“Have you no wish for others to be saved? Then you’re not saved yourself, be sure of that!”
To understand what the Bible teaches about genuine salvation we must also have a category in our minds for false conversion. Many who profess faith in Christ are not truly regenerated (born again).
The following is a transcript from an excerpt of a sermon by Dr. R. C. Sproul concerning Mark chapter 4 and the Parable of the Sower. Quoting the text Dr. Sproul says:
I originally posted this late last year, but we’ve had some many requests from people who are looking for a new church home that I’m re-posting to bump it higher:
If you are looking for a new church, you need to ask some very important questions of church leadership before you become a member. Here are 35 to get you started:
Make no mistake about it. Obama’s illegal amnesty will not just apply to 5 million individuals
Lie #1: Every President has Taken Executive Action on Immigration: No other president has ever issued an amnesty of anywhere near this scope, created it out of thin air, or built it upon a prior executive action instead of a statute. And in the case of President Eisenhower, his executive action was to deport 80,000 illegal immigrants.
Lie #2: Illegal Immigrant Crossings are Down: Actually, this is the third straight year that border crossings have gone up, not to mention the entirely new wave from Central America.
Lie #3: It does not grant citizenship or the right to stay here permanently: Under the royal edict, the work permits can be renewed every three years, and most likely, they will be renewed at the same 99.5% acceptance rate as DACA applications. And once they get Social Security cards, they are going nowhere. So yes, this is permanent. And yes, they will be able to get green cards, which puts them on an automatic path to citizenship: “we are reducing the time that families are separated while obtaining their green cards. Undocumented immigrants who are immediate relatives of lawful permanent residents or sons or daughters of US citizens can apply to get a waiver if a visa is available.”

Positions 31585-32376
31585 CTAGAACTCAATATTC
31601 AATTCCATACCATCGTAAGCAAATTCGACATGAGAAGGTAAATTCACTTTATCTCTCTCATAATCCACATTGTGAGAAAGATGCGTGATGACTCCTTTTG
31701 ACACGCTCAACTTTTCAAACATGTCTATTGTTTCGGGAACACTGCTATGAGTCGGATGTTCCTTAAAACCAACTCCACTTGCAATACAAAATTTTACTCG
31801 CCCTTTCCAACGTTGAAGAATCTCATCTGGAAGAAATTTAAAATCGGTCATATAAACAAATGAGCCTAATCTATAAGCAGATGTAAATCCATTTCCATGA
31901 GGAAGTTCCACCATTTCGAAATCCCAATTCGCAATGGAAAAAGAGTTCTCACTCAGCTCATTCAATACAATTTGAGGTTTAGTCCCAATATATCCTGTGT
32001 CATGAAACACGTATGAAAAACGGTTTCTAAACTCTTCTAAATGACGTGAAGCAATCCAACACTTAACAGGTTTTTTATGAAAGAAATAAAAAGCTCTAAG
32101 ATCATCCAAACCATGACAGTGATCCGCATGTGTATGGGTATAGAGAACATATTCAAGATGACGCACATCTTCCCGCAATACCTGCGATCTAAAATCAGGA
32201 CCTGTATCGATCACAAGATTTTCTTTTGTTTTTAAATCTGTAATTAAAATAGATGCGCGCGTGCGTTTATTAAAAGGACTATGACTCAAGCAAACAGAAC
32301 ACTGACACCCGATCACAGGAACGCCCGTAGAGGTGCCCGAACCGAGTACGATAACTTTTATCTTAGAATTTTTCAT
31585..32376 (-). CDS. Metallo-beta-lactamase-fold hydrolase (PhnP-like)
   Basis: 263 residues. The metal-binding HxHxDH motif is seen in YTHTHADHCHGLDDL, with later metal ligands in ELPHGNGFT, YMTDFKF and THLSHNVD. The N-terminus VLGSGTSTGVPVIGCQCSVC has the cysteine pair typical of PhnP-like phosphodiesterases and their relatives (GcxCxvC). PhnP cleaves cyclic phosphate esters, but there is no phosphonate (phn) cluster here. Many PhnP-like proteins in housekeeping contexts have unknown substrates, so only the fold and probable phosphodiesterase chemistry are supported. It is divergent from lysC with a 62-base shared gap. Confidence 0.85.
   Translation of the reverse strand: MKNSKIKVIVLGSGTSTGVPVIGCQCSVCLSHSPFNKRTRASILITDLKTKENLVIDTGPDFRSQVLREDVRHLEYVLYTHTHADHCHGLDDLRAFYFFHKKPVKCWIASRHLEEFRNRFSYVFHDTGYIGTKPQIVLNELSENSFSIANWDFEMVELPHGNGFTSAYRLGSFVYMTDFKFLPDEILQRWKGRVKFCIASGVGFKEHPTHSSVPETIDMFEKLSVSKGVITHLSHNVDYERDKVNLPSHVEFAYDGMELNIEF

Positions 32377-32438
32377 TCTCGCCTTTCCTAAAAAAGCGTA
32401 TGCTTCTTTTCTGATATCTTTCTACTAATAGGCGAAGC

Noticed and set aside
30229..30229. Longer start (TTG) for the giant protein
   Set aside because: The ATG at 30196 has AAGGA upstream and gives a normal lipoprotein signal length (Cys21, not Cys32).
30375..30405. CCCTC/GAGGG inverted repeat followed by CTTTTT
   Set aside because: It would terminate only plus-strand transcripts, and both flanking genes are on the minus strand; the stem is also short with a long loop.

Lie #4: Only 5 Million: Make no mistake about it. Obama’s illegal amnesty will not just apply to 5 million individuals. It will apply by default to all 12-20 million illegals in the country as well as the millions more who will now come here to enjoy the permanent cessation of borders and sovereignty. Given the numerous options for people to become eligible for amnesty, ICE and CPB will be restricted from enforcing the law against anyone because each individual has to be afforded the opportunity to present themselves and apply for status. There is no way those who were here for less than 5 years will be deported and there’s no way the new people rushing the border and overstaying their visas will be repatriated.